Smack dab in the middle of a story we have the mid-point. If a novel is three hundred pages long, look for the mid-point near page one hundred fifty. The protagonist doesn’t have to make any great decisions here, something far more important happens. It is as this point that the protagonist wins (or loses). We’ve been building to this point. That poor guy who saw a robber drag his wife out of the bank with a gun to her head just got word that the police have arrested the gunman. What would any decent man do if he heard that? He would be shouting for joy, doing his happy dance or singing praise to God. Whatever he does, it is going to be emotional. He doesn’t know that in a few minutes they are going to report that they didn’t find his wife with the man. That doesn’t matter. He’s emotional and we need to show it in our writing.


All is Lost


If our protagonist is happy at the middle of the book, we can be sure that won’t last long or we wouldn’t have much of a novel. We eventually hit the all is lost moment and it’s a doozy. That bank robber wasn’t working alone. While the police were chasing him, his buddies were robbing another bank. The security cameras caught them, a man and a woman. It appears that the woman is none other than the wife of our protagonist and this time she shot the guard. How far our poor protagonist has fallen as he goes from thinking his wife has been saved to seeing her shoot someone. The loss couldn’t be greater and you can be sure our character feels something. His world has completely fallen apart and the emotions he feels from this moment will impact his decision of what to do going into the final act.


The Climax


We go from the low point in the novel and we start building and building and building. We raise the stakes and the emotions get stronger. When we hit the climax, our protagonist lets them all loose. It’s at this point that he loves the deepest, laugh the loudest or becomes the angriest. He draws on emotion that motives him to give him that last bit of strength to overcome his enemy and reach his goal. Our protagonist refused to give up. He knows his wife, while the police do not. He finds his wife locked in a room. The robbers, including a woman wearing his wife’s clothes, are counting their money as he slips into the house and frees his wife.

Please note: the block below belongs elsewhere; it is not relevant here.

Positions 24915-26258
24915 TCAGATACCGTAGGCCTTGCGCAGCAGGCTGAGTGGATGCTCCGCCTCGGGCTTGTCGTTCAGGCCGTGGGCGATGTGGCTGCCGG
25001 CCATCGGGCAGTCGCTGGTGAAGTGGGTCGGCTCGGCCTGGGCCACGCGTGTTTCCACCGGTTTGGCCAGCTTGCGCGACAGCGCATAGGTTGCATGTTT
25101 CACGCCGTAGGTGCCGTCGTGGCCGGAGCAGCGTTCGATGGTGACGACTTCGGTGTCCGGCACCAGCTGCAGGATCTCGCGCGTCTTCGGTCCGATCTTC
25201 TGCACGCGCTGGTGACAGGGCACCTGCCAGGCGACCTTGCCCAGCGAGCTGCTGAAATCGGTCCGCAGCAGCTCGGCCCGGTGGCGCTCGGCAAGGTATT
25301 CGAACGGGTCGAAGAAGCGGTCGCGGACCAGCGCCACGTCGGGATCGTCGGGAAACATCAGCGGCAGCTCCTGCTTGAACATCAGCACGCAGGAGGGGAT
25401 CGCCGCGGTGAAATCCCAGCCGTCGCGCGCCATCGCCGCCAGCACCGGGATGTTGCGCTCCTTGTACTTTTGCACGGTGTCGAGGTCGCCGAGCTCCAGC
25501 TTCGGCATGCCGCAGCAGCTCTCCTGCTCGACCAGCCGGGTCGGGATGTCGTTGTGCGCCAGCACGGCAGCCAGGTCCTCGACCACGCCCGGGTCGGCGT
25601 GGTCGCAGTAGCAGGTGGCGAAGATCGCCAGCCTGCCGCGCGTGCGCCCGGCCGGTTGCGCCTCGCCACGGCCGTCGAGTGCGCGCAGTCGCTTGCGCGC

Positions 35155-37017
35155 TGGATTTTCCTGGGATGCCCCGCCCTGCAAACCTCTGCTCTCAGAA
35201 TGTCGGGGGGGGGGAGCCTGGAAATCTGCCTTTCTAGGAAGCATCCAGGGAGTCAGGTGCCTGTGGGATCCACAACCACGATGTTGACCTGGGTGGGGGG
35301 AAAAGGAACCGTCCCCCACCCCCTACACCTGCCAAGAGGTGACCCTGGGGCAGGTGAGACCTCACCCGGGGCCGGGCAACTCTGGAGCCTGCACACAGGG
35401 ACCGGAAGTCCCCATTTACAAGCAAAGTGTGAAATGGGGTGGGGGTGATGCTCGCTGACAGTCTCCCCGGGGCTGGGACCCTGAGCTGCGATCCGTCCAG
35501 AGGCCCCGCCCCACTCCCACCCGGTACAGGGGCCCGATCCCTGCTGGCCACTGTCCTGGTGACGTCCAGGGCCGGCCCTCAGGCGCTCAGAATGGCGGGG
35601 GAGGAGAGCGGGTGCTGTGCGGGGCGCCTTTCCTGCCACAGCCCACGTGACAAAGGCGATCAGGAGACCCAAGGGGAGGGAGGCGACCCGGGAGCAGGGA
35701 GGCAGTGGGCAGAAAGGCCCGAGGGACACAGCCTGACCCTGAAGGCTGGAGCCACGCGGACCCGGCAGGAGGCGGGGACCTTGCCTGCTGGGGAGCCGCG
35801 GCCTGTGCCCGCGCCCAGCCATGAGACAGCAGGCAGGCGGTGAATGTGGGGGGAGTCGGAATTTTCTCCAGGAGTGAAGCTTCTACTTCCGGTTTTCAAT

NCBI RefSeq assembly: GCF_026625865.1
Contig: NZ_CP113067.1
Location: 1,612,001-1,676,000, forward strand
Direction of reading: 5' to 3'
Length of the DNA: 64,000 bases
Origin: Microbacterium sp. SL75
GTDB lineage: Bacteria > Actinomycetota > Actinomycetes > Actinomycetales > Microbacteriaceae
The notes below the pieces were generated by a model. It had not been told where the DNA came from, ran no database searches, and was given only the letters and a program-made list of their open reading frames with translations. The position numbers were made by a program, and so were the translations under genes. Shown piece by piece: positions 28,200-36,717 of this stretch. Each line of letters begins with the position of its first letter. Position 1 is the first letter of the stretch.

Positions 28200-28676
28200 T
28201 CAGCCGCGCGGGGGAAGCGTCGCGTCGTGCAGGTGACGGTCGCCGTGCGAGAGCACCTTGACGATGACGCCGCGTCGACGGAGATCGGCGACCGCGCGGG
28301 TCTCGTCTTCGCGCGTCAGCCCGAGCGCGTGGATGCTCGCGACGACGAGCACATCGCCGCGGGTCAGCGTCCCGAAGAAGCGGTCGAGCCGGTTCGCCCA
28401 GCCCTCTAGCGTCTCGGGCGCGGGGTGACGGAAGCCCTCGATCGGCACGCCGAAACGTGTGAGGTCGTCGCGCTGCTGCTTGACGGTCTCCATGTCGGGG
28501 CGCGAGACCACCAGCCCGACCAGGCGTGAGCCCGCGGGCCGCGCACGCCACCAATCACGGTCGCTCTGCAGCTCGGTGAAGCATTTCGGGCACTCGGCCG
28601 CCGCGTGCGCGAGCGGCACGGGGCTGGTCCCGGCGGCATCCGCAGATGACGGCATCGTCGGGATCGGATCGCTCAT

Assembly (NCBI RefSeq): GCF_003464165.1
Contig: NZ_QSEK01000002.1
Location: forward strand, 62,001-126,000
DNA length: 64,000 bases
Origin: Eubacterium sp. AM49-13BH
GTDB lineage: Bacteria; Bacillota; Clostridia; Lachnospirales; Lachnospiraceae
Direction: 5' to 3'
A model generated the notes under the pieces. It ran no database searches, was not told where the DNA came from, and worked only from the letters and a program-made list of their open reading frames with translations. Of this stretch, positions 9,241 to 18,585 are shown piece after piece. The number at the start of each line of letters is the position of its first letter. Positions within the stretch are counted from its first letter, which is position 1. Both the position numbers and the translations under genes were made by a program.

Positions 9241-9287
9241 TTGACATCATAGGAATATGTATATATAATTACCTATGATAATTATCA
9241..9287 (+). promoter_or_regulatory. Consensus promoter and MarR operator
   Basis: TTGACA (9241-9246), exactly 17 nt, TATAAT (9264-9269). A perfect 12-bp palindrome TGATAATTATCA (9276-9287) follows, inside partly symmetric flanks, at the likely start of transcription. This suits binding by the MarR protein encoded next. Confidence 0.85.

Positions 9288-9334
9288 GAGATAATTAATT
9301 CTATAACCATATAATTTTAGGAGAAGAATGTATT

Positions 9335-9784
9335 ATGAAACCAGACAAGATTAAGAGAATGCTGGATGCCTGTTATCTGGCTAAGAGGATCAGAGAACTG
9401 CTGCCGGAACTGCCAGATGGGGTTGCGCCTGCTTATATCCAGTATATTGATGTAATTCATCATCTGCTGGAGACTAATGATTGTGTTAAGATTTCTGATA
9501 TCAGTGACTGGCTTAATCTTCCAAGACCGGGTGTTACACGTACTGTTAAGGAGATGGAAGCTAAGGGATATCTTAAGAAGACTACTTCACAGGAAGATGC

The End


Lastly, we have the end. There should always be emotion as a reader reaches the last page and closes the book. Happy? Sad? Whichever way, we need strong emotion. Our protagonist faced his fears as he freed his wife, but that is nothing like the joy he feels having his wife safe and the assurance that she had nothing to do with the robbery.


Obviously, there are many times when the character’s emotions will appear in the periods between these moments. These moments are only the high points. These moments give us key points from which the other emotions in the novel flow.

3 comments :

Lady Glamis said...

This is a fantastic post. I love the way you have broken down the emotion into seven points. Brilliant. And I think you are correct. This is one fantastic way to make sure that your character is developing and aligned with the plot.

I'll be linking this post in my next blog post if you don't mind. :)

Timothy Fish said...

Lady Glamis, glad you like it and I certainly don't mind.

Jennifer Hudson Taylor said...

Great post. I always say that emotion is the heartbeat of the a story.